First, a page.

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COMMENT: Drayton outcome has both pros and cons

The grief and anguish of the workforce at Drayton is all too understandable. Their hopes for possible future jobs at a newmine 8km away have been raised by their company three times, and dashed by the planners three times.
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It is more than anyone should have to bear.

To make matters worse, people don’t really seem to understand why the mine keeps being refused. Reactions on socialmedia have included easy but dangerous allegations of corruption, threats and boycotts.

But just how many people are actually reading all the three PAC reports to see just what they say and why they keep makingthe same, difficult decision, against a new mine at Drayton South?

To my knowledge, this is one of very, very few mines in NSW to be refused.The PAC has not been afraid to approve highly controversial mines.Could it be that the planners are calling it right? Three times seems to suggest they are.

It is a tough time for the Drayton workers and the blame game is raging furiously.Could it be that Anglo American bears responsibility for their pain, for disregarding the last determination PAC, foroverstating the economic benefits of Drayton South, and its judgement in buying an EL in 2000 that went right up to whatwere already long-established stud farms that have been breeding champions since the 1800s?

Common sense should have told them otherwise, and in fact 4 in 5 people in NSW – including very many people who supportcoal mining, believe that 900 metres is too close between a stud farm and an open cut coal pit.

The planning process is certainly blameworthy in the whole sorry affair and needs to be changed. It has pit worker againstworker, and brought stress and anxiety to families throughout the area – those working at the mine, those working in wineand tourism, and especially those working on the stud farms.

That is the past – or I certainly hope it is. We need to look to the future and in fact, it is not bleak.

Since March, the Hunter Valley has been growing employment twice as fast as the state average – there are 13,000 morepeople at work now than there were in March, despite the collapse in mining. These are jobs in other industries – and this iswhat the PAC decision was about.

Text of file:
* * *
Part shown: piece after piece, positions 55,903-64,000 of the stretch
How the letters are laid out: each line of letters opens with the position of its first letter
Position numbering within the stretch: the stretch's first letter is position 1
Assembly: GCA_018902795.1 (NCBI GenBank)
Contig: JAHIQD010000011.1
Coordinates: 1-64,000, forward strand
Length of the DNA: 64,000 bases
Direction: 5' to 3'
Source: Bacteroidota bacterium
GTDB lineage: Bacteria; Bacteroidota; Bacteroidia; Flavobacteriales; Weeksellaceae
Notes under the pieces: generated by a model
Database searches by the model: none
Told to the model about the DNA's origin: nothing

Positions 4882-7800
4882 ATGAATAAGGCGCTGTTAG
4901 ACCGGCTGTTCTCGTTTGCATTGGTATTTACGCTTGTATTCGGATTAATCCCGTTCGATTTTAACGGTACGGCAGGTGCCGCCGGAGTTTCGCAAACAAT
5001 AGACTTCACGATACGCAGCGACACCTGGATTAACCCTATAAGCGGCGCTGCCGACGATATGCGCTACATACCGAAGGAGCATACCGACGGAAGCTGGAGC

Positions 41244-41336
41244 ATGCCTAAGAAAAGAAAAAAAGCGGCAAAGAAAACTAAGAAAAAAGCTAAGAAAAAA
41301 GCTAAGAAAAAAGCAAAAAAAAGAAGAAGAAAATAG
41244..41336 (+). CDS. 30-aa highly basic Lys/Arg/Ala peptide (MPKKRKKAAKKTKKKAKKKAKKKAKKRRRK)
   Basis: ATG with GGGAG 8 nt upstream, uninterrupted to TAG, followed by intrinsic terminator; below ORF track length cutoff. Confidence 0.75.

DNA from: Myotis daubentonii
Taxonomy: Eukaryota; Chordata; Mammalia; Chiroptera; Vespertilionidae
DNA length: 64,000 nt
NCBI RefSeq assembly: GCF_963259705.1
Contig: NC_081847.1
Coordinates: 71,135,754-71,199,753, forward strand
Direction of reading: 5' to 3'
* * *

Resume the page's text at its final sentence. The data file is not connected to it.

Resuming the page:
The PAC said there were a number of approvable mines to come in the Hunter Valley, and they will surely be glad to hiresuch experienced workers.

And Anglo American will have to rehabilitate the site at Drayton. I sincerely hope that very many of the people who workedhard to remove the coal will have the opportunity to work to reinstate the landscape.

Drayton has been a long-running mine and many of the workers have said that they have been employed there for 25 yearsor even longer. I trust that they will be well looked after by the company.

Every independent expert to have assessed this project to date agrees that Drayton South poses a real risk to important,international industries in the Hunter Valley, and that the equine industry in particular will grow and thrive if protected frommining in very close proximity.

And that is what is meant by co-existence.

Finally, it is time that mining companies became responsible for the socio-economic rehabilitation of a community after theiroperations cease – as they all, inevitably end – as well as for the environmental rehabilitation.

People need support, they need training opportunities and my firm belief is that in 15 years’ time – when Drayton Southwould have been closing up – people will be able to look back and say, that was the right decision. Our area still has mines, itstill has dairy farmers, vineyards, it has more tourists than ever and it is still producing world-class champion racehorses, andsupporting many more jobs.

– Pat Farmer is an advocate forHunter Environment Local Protection group

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